Lorna Jane to pay $5m & costs over false ‘anti-virus activewear’ claims

The Federal Court has ordered activewear brand Lorna Jane to pay $5 million in penalties and costs for making false and misleading representations to consumers, and engaging in conduct liable to mislead the public, in connection with the promotion and supply of its “LJ Shield Activewear”.

Lorna Jane admitted that, between 2 and 23 July 2020, it falsely represented to consumers that its LJ Shield Activewear “eliminated”, “stopped the spread” and “protected wearers” against “viruses including COVID-19”. The misleading representations were made on in-store signage, on its website, on Instagram, in emails to consumers and in media releases. Proceedings against Lorna Jane were initiated by the Australian Competition and Consumer Commission (ACCC) in December 2021.

The claims made by Lorna Jane about its LJ Shield Activewear included: “Cure for the spread of COVID-19? Lorna Jane Thinks So” and “LJ SHIELD is a groundbreaking technology that makes transferal of all pathogens to your Activewear (and let’s face it, the one we’re all thinking about is COVID-19) impossible by eliminating the virus on contact with the fabric”.

“Lorna Jane falsely promoted its LJ Shield Activewear as eliminating or providing protection from COVID amidst growing numbers of COVID-19 cases in Australia,” ACCC chair Rod Sims said.

“The whole marketing campaign was based upon consumers’ desire for greater protection against the global pandemic.”

An example of the advertisements by Lorna Jane

Lorna Jane also admitted that it had falsely represented it had a scientific or technological basis for making the ‘anti-virus’ claims about its LJ Shield Activewear, when no such basis existed. The company admitted that it did not have any scientific testing results showing the effectiveness of LJ Shield Activewear on viruses, including COVID-19, nor did it have any scientific results or evidence which would establish the truth of the representations.

Lorna Jane also admitted that director and chief creative officer, Lorna Jane Clarkson, authorised and approved the LJ Shield Activewear promotional material, was involved in crafting the words and developing the imagery used in the marketing campaign, and personally made some of the false statements contained in a media release and an Instagram video.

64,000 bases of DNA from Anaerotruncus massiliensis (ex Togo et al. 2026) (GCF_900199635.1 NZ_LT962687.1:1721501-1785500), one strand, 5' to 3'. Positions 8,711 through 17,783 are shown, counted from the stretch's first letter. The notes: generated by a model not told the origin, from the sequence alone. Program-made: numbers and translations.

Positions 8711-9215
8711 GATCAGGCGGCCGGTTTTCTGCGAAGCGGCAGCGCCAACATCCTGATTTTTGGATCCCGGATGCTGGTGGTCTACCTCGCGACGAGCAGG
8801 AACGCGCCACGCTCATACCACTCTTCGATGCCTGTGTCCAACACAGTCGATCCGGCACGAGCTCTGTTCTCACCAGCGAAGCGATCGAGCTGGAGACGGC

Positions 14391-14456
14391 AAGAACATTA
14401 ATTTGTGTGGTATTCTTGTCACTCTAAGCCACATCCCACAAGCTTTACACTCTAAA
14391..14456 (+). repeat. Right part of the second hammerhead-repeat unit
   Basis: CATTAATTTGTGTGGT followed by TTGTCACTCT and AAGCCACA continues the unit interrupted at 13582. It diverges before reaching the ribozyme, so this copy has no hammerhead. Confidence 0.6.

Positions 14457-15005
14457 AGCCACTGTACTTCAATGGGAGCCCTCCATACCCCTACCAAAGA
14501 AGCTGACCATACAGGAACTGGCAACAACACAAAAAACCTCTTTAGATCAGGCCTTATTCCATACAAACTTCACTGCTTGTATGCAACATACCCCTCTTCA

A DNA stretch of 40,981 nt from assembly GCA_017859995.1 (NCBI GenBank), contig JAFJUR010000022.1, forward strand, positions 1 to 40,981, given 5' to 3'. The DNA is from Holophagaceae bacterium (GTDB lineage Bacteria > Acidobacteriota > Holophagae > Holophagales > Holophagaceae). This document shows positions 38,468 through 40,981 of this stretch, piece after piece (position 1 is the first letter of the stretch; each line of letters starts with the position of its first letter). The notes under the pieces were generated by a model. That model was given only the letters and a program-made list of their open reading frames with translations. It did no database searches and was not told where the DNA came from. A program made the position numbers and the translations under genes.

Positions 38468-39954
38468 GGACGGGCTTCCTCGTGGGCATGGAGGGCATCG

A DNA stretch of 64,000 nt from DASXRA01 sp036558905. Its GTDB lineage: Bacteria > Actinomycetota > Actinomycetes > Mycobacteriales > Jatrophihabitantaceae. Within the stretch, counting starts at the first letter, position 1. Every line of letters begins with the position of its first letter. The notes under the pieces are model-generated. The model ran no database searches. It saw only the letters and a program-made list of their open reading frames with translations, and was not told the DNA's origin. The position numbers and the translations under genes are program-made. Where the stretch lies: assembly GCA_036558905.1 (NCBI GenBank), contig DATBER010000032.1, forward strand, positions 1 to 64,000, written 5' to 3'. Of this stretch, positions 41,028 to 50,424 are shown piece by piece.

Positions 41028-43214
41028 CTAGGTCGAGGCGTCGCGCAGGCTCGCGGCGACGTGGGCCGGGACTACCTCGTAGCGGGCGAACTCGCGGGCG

The judge also said he had taken into account that ‘the conduct emanated from a high managerial level within the company’ and ‘was directed by Ms Clarkson’.

“This was dreadful conduct as it involved making serious claims regarding public health when there was no basis for them,” Sims said.

“This type of conduct is particularly harmful where, as here, consumers cannot easily check or monitor the claims made.”.

The court also ordered by consent that for a period of three years, Lorna Jane is restrained from making any “anti-virus” claims regarding its activewear clothing unless it has a reasonable basis for doing so, must publish corrective notices across the mediums utilised in the marketing campaign, must establish a consumer law compliance program.

The Australian-owned company, founded by its co-director Lorna Jane Clarkson, has 108 stores in Australia, as well as a number of international stores, including in the USA and New Zealand.

On 17 July 2020, the Therapeutic Good Administration (TGA) issued three infringement notices to Lorna Jane in connection with its marketing campaign, with penalties totalling $39,960. The TGA’s infringement notices related to Lorna Jane’s failure to register goods on the Australian register of therapeutic goods, a breach of the advertising code and Lorna Jane’s failure to seek TGA approval prior to making certain claims.

Lorna Jane had previously claimed that the substance it marketed as “Lorna Jane Shield”, when sprayed on its activewear fabric, would eliminate viruses including COVID-19, when they came into contact with the fabric, protecting the wearer from contracting or spreading such dangerous viruses, including COVID-19. It described the technology as ‘ground breaking’, and claimed that the substance permanently adheres to the garments, making transferal of pathogens, including COVID-19, to the garments impossible, eliminating viruses on contact.


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